AMD Radeon HD 7950 Tahiti Pro DirectX 11 GPU Review
Overclocking, Noise, Temps
With AMD touting the overclockability of the Radeon HD 7950, we were curious to see how much frequency headroom the card had left in the tank, with a 4+ billion transistor, ultra-complex 28nm GPU under the hood. So, for our next set of performance metrics, we spent some time overclocking the new Radeon HD 7950 using the Overdrive utility built into ATI's Catalyst drivers.
For these tests, we simply cranked PowerTune up to the +20 mark and increased the GPU and memory frequencies until we saw visual artifacts or our test system exhibited instability. Turns out, the Radeon HD 7950 had no trouble whatsoever running at a GPU clock of 1.05GHz with 1275MHz memory. Although, in all honestly, we’re pretty sure there was some more headroom left in the memory, but due to time constraints we ran with these numbers.
With the Radeon HD 7950’s GPU overclocked to over 1GHz, it put up numbers somewhat better than the Radeon HD 7970 in the JC2 benchmark and just missed the mark set by the higher-end card in AvP. All told, performance increased by a respectable 15% - 17.6% with some simple tweaks. With more extensive cooling and tweaking, we’re confident even higher frequencies will be possible with the Radeon HD 7950.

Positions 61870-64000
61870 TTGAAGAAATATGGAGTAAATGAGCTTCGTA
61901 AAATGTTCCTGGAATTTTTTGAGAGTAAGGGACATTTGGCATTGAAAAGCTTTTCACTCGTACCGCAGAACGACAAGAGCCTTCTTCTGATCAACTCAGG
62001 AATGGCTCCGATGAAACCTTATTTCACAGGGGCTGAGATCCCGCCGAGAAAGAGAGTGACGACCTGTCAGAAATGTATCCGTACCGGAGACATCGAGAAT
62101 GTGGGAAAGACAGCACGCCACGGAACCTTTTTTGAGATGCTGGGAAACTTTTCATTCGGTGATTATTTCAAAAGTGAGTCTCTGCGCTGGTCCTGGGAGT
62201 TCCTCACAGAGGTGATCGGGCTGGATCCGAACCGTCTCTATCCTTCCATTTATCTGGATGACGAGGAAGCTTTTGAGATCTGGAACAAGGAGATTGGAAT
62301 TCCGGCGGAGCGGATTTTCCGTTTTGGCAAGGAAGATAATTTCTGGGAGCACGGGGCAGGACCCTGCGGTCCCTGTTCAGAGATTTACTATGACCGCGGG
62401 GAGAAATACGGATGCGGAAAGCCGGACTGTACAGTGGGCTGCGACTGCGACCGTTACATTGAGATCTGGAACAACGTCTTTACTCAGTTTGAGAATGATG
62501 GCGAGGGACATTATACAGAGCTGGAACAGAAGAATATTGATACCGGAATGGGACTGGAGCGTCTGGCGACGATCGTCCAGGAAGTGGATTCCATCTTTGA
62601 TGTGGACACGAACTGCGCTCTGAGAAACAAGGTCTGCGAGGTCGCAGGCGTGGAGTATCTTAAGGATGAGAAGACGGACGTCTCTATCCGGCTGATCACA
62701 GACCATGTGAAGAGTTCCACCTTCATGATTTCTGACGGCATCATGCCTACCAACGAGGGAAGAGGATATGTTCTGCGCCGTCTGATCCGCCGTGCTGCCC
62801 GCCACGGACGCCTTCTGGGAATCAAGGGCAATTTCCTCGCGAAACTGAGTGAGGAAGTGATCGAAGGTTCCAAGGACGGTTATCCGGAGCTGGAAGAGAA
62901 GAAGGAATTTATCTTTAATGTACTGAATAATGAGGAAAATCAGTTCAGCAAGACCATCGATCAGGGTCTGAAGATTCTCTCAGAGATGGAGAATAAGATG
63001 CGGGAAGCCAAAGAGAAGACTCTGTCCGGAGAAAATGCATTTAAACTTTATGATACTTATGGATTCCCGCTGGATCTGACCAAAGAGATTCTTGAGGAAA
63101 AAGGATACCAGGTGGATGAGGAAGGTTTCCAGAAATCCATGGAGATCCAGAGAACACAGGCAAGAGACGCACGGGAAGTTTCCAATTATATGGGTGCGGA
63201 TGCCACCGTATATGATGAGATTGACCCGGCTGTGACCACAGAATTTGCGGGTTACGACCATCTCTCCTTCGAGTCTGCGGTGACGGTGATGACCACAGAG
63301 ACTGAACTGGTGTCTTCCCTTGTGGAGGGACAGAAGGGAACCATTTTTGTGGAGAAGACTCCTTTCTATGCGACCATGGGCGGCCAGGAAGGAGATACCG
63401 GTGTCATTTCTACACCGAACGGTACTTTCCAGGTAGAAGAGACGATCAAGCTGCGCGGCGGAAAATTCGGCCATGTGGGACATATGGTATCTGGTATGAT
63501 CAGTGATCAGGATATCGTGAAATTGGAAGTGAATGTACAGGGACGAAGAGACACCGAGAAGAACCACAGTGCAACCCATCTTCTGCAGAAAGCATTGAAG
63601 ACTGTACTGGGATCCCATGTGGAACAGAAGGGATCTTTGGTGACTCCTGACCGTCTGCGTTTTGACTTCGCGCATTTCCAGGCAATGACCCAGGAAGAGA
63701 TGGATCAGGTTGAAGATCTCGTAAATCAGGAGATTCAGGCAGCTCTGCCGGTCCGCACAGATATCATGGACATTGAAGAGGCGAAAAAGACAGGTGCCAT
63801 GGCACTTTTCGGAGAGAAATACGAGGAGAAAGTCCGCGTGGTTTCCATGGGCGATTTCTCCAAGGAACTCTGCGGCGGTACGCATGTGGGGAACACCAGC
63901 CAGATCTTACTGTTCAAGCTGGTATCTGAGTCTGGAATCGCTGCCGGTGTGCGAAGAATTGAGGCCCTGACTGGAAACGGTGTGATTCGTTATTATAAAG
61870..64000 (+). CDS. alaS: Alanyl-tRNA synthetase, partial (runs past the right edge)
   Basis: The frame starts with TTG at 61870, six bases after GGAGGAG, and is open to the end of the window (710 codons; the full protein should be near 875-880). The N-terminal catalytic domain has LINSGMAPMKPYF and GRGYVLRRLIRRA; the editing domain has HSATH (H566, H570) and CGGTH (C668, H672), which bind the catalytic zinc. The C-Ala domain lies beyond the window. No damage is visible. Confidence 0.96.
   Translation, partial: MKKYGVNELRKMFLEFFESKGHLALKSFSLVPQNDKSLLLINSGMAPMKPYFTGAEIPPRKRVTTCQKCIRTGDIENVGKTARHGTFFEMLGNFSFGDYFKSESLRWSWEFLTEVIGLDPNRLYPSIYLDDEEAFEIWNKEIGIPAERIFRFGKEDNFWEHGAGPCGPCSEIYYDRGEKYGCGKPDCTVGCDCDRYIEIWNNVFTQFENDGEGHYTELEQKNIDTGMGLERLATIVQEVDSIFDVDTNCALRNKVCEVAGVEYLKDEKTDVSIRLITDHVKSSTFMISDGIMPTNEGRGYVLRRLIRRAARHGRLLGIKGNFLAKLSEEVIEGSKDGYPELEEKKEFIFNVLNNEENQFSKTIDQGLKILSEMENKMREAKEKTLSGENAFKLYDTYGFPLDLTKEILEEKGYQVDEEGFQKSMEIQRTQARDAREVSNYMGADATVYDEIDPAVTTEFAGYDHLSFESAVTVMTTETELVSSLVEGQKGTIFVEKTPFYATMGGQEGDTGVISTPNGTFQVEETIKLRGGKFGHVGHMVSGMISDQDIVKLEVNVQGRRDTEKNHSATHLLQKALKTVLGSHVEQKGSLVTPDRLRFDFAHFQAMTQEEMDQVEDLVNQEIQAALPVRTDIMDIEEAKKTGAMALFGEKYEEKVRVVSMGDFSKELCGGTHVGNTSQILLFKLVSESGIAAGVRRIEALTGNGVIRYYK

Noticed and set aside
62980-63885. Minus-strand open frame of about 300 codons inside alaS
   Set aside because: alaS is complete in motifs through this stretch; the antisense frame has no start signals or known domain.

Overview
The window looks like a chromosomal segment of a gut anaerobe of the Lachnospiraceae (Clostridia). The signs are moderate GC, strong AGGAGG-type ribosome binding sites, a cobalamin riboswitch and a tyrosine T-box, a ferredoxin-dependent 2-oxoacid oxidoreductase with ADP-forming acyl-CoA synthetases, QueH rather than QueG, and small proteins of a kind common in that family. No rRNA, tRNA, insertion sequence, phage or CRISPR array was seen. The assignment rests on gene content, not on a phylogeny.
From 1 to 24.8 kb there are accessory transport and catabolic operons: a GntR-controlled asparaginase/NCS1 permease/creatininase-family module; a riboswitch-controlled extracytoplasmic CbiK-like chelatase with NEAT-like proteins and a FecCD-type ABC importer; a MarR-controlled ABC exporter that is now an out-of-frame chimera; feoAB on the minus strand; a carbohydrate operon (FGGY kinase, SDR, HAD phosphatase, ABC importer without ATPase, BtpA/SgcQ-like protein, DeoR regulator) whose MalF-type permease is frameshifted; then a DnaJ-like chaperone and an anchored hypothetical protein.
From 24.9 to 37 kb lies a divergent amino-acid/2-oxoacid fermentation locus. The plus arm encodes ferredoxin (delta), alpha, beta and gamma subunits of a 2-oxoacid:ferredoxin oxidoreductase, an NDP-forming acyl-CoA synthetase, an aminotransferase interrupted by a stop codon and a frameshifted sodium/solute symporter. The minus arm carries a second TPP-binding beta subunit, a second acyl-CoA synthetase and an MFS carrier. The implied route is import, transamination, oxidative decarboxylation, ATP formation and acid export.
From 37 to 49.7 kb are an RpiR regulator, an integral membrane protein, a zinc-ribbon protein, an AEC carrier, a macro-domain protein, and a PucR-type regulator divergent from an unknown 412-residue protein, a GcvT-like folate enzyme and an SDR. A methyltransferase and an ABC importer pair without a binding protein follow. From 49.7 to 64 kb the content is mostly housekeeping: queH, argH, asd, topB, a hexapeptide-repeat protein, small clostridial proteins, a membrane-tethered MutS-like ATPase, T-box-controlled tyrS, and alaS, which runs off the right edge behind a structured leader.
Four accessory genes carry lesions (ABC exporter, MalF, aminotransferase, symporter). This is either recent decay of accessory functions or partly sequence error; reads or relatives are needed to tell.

While testing, we also spent some time monitoring noise and temperatures under various workloads and found the Radeon HD 7950 to be quieter than the 7970, but not quite as quiet as NVIDIA’s offerings. The Radeon HD 7950’s quieter operation is due to the card’s much lower stock frequency. Shave 125MHz off the top and disable a few functional blocks in the GPU and it’s no wonder the 7950 is somewhat more subdued acoustically, versus its higher-end counterpart. Temperatures were also pretty good. The Radeon HD 7950 idled at 43’C and peaked at 74’C. Although these numbers aren’t that far off from other high-end GPUs, what we did notice about the 7950 was that it was much cooler to the touch after prolonged use. The Radeon HD 6970, for example, was almost untouchable after a couple of hours in the test bed. The Radeon HD 7950, however, was warm (obviously) but was easy to handle.